School Voucher Bill Shelved for the Year in House Sub

A Senate-passed school voucher bill, which would apply in the state’s four largest counties, was abandoned for the year Wednesday in a House subcommittee.
Rep. Bill Dunn, R-Knoxville, brought the bill, SB485, before the House Education subcommittee Wednesday afternoon, describing it as a means to assure that children from low-income families have “the opportunity to attend a school that meets their own needs.”
But after Dunn’s description of the measure, a recess was called. Reportedly, Republican members of the panel were summoned during the recess to a meeting where House Majority Leader Gerald McCormick called for shelving the bill for this year.
When the panel returned, Rep. Kevin Brooks, R-Cleveland, made the motion to postpone any action until next year and instead relegate the measure to “summer study.” The motion was endorsed by Education Committee Chairman Richard Montgomery, R-Sevierville, and approved unanimously by voice vote.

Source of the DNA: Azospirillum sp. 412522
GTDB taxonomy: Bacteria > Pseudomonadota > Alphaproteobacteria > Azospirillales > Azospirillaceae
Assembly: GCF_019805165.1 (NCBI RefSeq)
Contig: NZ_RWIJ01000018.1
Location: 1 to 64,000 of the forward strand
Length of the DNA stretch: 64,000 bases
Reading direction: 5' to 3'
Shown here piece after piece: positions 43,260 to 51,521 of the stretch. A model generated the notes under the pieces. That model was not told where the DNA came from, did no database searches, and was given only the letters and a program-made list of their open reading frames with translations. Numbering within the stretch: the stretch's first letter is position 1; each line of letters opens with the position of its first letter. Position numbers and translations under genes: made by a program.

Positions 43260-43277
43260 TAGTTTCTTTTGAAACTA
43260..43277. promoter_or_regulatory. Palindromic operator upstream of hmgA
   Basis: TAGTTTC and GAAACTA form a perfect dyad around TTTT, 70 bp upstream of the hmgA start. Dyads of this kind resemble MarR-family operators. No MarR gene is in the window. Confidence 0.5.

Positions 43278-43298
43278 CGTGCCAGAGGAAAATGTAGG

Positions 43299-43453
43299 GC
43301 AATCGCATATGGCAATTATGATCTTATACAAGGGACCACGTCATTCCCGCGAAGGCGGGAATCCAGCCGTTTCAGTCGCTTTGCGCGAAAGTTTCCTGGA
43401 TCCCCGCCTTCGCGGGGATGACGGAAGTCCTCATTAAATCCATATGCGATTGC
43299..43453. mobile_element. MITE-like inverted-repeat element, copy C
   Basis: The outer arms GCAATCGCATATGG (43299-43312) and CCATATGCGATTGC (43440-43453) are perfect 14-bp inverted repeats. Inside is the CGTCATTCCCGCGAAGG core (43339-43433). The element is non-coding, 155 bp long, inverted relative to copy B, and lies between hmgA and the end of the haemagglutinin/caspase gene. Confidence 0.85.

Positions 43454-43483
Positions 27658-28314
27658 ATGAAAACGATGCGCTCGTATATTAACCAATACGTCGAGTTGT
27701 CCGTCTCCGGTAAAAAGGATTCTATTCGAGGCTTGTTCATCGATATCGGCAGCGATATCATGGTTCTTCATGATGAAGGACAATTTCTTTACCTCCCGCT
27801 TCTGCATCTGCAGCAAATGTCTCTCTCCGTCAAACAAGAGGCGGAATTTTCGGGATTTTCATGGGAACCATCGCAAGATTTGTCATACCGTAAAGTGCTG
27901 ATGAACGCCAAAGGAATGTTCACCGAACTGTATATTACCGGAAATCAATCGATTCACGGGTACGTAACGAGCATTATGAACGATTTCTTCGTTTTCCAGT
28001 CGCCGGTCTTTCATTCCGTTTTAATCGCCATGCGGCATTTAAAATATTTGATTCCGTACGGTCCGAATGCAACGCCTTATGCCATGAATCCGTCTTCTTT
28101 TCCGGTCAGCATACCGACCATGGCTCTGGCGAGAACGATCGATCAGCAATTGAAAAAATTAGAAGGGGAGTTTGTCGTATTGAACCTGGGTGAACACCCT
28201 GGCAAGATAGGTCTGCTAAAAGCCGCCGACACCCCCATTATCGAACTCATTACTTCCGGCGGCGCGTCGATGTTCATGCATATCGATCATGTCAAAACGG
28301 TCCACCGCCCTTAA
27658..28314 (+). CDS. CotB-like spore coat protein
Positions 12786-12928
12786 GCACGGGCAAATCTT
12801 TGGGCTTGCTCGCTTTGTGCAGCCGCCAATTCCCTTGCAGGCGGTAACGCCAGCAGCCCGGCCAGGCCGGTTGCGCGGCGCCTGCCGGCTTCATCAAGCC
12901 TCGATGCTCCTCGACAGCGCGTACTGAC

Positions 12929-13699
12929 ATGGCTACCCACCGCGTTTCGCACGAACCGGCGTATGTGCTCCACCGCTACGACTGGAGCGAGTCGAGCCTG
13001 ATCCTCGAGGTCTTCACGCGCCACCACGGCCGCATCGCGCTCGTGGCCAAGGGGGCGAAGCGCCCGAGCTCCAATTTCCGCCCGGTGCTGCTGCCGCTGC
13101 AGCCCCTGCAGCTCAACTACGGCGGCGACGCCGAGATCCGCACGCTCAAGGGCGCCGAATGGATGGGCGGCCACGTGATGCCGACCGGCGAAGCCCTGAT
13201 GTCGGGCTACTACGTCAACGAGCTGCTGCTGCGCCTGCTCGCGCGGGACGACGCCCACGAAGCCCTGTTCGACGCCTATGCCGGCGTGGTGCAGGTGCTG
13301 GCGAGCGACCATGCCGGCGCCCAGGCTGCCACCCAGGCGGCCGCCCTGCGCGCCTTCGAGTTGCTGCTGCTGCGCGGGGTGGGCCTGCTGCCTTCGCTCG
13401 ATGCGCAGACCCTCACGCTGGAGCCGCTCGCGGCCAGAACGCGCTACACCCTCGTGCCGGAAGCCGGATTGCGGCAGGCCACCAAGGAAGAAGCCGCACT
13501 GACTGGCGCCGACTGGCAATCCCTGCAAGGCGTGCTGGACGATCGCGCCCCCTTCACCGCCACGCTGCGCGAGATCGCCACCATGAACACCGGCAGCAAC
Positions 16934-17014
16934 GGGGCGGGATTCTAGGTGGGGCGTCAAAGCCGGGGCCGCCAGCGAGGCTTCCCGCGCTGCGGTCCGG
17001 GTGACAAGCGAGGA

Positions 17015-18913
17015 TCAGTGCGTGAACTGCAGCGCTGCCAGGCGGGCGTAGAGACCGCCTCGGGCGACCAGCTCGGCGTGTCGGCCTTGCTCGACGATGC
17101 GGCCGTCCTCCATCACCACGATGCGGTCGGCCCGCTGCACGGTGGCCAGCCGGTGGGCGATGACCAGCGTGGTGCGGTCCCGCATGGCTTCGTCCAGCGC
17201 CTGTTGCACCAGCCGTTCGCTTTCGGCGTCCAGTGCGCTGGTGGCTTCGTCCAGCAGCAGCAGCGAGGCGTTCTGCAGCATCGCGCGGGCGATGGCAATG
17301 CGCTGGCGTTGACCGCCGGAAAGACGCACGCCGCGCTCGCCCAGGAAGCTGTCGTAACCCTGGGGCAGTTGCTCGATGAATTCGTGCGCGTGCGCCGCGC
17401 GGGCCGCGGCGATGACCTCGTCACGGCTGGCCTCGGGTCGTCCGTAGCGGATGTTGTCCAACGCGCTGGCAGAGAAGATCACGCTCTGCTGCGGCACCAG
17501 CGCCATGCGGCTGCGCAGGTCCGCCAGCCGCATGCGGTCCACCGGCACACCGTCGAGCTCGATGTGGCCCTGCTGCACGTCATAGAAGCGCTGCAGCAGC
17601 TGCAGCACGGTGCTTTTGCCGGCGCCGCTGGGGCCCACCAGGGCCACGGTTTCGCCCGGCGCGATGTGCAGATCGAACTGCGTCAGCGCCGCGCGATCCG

The bill, as it passed the Senate 18-10 last week over objections of all four impacted school systems, would allow half the taxpayer money spent per student to be given to private or church schools where the student’s parents chose to move him or her. It would apply, at least initially, to students eligible for free or reduced-price lunches at school because of low family income.
“We’ve done a whole lot (in education reform) this year and I think some people just want to take a deep breath,” said Dunn afterwards.
He said the study would allow ample time to address concerns expressed about the measure. Those have centered on contentions that passage of the bill would drain much-needed resources from public schools.

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